Classic Rug Collection x Frank Lloyd Wright: Q&A with Founder Barbara Barran
Frank Lloyd Wright Foundation | Dec 18, 2019
The Frank Lloyd Wright Foundation has recently collaborated with Classic Rug Collection Inc., a company that creates unique rugs, hand-loomed cotton flat weaves, and vinyl floor cloths. Founder and President of Classic Rug Collection Inc., Barbara Barran, has a deep connection to Frank Lloyd Wright, and was able to interpret his designs to create stylish, colorful rugs for the modern home. We spoke with Barbara to learn more about what went into creating these rugs.
Tell us a little about yourself.
My interest in design and interiors began when I was a child growing up in Washington, Pennsylvania, where my father owned a furniture and carpet store. After spending six years as a rep with Sunar-Hauserman and Knoll, two office furniture manufacturers, I left sales to begin teaching at the New York School of Interior Design. This also gave me an opportunity to start my own business, designing and painting quilt-patterned floor cloths. The Whitney Museum, the Smithsonian, Old Sturbridge Village, and other museum stores carried my work.
In 1999, I started Classic Rug Collection, Inc. Drawing upon my interest in historical sources and using my research skills, I have designed rugs based on the designs of American primitive designs, the Gee’s Bend Quilt patterns, Art Deco motifs, and classic Eastern geometrics. I also create rugs using my own experiences and my imagination. Today, I select from the finest rug manufacturers in the world to bring my designs to life.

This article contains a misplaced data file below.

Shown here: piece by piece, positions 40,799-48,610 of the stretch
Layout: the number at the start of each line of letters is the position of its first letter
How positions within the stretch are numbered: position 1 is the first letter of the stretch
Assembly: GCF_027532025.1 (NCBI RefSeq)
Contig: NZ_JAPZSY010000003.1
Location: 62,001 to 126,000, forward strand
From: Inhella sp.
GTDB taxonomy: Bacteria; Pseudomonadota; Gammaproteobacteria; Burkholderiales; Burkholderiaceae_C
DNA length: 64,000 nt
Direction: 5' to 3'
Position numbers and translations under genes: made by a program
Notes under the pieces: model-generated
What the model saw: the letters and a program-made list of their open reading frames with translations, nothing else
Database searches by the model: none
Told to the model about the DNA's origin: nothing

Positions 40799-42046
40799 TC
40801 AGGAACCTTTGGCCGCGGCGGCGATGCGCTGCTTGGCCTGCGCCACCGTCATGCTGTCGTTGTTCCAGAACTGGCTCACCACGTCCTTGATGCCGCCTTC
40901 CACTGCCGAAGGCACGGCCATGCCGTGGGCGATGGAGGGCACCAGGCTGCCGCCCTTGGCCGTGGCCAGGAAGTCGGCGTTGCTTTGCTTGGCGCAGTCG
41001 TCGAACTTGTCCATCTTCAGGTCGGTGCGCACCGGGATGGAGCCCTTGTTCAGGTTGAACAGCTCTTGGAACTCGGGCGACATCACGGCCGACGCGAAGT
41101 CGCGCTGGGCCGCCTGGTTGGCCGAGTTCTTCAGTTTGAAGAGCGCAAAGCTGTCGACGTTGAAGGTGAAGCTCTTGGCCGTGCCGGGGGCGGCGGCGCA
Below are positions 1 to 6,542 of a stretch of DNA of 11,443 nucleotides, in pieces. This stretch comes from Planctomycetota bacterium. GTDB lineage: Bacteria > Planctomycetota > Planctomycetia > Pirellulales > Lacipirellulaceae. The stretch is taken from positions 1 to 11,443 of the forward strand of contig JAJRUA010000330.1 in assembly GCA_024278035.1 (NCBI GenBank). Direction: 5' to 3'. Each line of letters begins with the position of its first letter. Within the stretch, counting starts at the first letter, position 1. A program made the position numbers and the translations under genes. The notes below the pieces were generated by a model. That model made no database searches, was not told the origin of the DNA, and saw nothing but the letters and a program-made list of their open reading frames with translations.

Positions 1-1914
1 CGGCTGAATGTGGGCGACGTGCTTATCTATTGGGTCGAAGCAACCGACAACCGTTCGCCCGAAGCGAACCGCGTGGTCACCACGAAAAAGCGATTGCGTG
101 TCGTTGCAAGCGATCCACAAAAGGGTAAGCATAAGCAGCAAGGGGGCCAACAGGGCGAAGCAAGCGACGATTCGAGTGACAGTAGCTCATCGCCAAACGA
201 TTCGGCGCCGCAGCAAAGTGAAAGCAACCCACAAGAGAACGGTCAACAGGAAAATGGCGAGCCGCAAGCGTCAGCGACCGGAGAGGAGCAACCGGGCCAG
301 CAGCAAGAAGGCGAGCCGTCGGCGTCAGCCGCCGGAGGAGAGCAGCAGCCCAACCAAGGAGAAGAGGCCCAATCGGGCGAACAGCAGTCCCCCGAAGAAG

I commission hand-knotted New Zealand wool, pashmina, hemp, nettle, linen, banana, and silk rugs from Nepal; hand-tufted wool and silk rugs from Thailand and India; and flat-woven rugs from Portugal and India. In this way, I can find the technique—and the price point—that best suits my clients.
What inspired you to create these Frank Lloyd Wright-inspired rugs? Do you have a connection to Wright and his work?
My mother worked for the Kaufmann department store when she was very young. The company used to take its employees out to Bear Run, before Fallingwater was built. My mother had very fond memories of working for the Kaufmanns, and my older sister wanted to be an architect, so throughout my childhood, my family and I visited Fallingwater. My sister and I became passionate Frank Lloyd Wright fans, and we read all that we could about him and visited his buildings. I have been designing high-end custom rugs for 21 years, and for the last 15, I have translated the work of other artists. It’s interesting to work with other people’s designs and to produce them in a new medium.
What did the process look like for creating these rugs?
First, I spent hours at Avery Library at Columbia University looking at their Frank Lloyd Wright archive and getting a sense of the material that was available. I also toured the vaults and library at Taliesin West, and looked through my personal collection of Wright books. Then I started making some choices for designs for different types of products. I decided to make two collections: the Frank Lloyd Wright Signature Series of fine hand-knotted and hand-tufted rugs, and the Frank Lloyd Wright Usonian Collection of more affordable hand-woven cotton flat weaves and printed floor cloths. I then had to decide which patterns within each grouping looked good together, so that the products would present well in a retail environment.